Duterte to raise South China Sea issue with China's Xi

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Metro Manila (CNN Philippines, November 8) — The South China Sea dispute is top of mind for President Rodrigo Duterte as he left for Vietnam Wednesday to take part in the Asia-Pacific Economic Cooperation (APEC) Summit.

When asked about what his expectations were from a possible meeting in Da Nang, Vietnam with China's leaders, Duterte said it was time for President Xi Jinping to tell members of the Association of Southeast Asian Nations (ASEAN) what it wanted.

Duterte said he would ask Xi what the stakes were.

"You want to control the passage, or do we have free passage? Unbridled, undisturbed, unmolested while we use that small way from the Indian Ocean...facing Palawan," Duterte said in a news briefing at the international airport before his departure for Vietnam.

Duterte said he would do so for the sake of the country as well as other states with claims on the South China Sea such as Brunei, Indonesia, Malaysia, Taiwan, and Vietnam.

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Duterte added if he were to confront China alone, there would be no problem in discussions about territory.

"But there are contesting countries which has overlapping jurisdictions," the President said. "If I engage China now, I have to engage the others."

Duterte said China could not just favor the Philippines in discussions on the South China Sea because China would "scramble" to appease other claimant-states.

"It would be something like a scramble there because if China concedes to one, Philippines, it has to concede to the others," he said.

"What will now happen to our general claim of being the economic zone belonging to my country? That's a problem," Duterte said.

The United Nations Convention on the Law of the Sea, or UNCLOS – an international treaty that sets the limits of countries' territorial waters and guidelines for the use of marine resources – countries are provided with a 200-mile exclusive economic zone where they are given the sole right to fish, mine, drill or use other resources within their respective zones.

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The Philippine and China are signatories to the treaty.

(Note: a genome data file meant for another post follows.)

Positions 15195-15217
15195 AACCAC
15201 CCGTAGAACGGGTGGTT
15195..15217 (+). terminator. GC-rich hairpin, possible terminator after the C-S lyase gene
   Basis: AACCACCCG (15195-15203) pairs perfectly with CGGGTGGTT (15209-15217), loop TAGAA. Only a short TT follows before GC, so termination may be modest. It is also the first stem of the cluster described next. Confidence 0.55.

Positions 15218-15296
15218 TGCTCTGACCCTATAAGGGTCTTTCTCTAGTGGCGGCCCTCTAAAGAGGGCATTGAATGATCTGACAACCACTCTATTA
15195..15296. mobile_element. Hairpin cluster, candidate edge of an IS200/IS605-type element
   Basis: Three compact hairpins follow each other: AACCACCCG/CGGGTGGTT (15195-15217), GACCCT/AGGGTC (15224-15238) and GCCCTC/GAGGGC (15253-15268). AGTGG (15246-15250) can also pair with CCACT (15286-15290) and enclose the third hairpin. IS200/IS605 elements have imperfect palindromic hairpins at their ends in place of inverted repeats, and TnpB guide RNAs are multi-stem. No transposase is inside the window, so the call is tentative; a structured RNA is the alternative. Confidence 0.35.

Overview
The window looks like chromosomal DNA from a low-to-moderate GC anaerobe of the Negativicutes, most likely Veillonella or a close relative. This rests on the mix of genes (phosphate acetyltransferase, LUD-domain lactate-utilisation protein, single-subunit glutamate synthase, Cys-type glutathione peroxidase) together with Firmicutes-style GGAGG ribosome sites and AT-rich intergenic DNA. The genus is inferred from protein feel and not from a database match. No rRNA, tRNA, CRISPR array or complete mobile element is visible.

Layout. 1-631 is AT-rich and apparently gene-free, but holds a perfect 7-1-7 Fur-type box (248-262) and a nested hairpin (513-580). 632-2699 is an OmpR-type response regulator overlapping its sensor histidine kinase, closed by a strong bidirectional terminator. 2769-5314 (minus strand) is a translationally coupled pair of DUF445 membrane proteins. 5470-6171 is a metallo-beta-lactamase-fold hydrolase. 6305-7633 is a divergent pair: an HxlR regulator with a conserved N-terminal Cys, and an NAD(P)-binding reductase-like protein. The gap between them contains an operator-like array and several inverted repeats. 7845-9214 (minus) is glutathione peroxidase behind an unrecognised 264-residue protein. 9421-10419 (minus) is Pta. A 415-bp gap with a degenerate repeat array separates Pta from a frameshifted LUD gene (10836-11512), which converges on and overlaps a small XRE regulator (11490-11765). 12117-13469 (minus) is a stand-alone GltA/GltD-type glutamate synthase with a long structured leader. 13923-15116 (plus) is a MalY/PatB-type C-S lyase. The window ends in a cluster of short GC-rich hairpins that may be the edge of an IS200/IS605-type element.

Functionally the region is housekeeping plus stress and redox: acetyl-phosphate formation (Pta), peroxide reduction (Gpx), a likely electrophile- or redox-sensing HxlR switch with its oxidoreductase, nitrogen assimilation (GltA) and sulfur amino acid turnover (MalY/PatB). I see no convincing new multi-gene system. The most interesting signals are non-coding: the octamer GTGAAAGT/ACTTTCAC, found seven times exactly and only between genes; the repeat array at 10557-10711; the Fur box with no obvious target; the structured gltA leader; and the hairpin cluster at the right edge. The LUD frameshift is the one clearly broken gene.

In January 2013, the Philippines filed an arbitral case against China for its claim of large swathes of the South China Sea – including areas within the country's exclusive economic zone.

In July 2016, the Arbitral Tribunal at the Permanent Court of Arbitration in The Hague released a 479 page "Award," or ruling, that shot down China's claim that it has historically exercised exclusive control over the waters within its "nine-dash line" boundary. The five-member panel also found that China had caused "severe harm" to the marine environment because of its land reclamations.

Duterte added he would bring "this important matter to the surface" either at the plenary or bilateral talks so the country know if it would be safe to travel the area.

Secretary Delfin Lorenzana during a forum on Wednesday said Chinese and Filipino nationals had an encounter near Pag-asa Island last August.

RELATED: Duterte ordered to stop building structures in disputed waters – Defense chief

"We tried to put some structures on one of the sandbars near our island and the Chinese reacted," Lorenzana said. "The President came to know about this, and he said that, 'Let's pull out.'"

'No one wants a war'

Duterte said again that conflicts in the area are all about geopolitics.

"It's all blustering. The real reason is geopolitics," he said.

"Nobody wants a war. I am very sure of that. China does not want it because if there is a bomb dropped somewhere in Korea, it will be a meltdown for the rest of Asia and Southeast Asia," Duterte said.

In August, Magdalo Rep. Gary Alejano claimed his military sources have spotted Chinese vessels stationed near the Pag-asa Island. Foreign Affairs Secretary Alan Cayetano said the presence of ships alone is meaningless.

The President said participants in the APEC Summit are all for peaceful negotiations.

Duterte to meet Trump

President Duterte and U.S. President Donald Trump will meet face-to-face for the first time in Vietnam.

While more extensive discussions between the two leaders are expected to happen at the ASEAN Summit here in Manila next week, President Duterte already gave a glimpse of topics the wants to discuss with President Trump.

These are trade, extremism, terrorism, and the South China Sea.

President Duterte is also wary of human rights issues which may be asked him of him. This concerns the alleged killings in the drug war which has received a lot of international attention.

He has a ready answer in case this issue is raised.

He'll say: "Lay off. That's not your business. That's my business.I take care of my country and i will nurture my country to health."

The President will return to Manila on the 11th, in time for the ASEAN Summit which many leaders in Vietnam, as well as President Trump, will also be attending.

APEC is a regional economic forum established in 1989 which aims to promote sustainable economic growth and prosperity in the Asia-Pacific region.


The APEC member countries are Australia, Brunei Darussalam, Canada, Chile, China, Chinese Taipei, Hong Kong, Indonesia, Japan, Korea, Malaysia, Mexico, New Zealand, Papua New Guinea, Peru, the Philippines, Russia, Singapore, Thailand, United States, and Vietnam.

CNN Philippines Senior Correspondent Ina Andolong, and Digital Producers Chad de Guzman and Pia Garcia contributed to this report.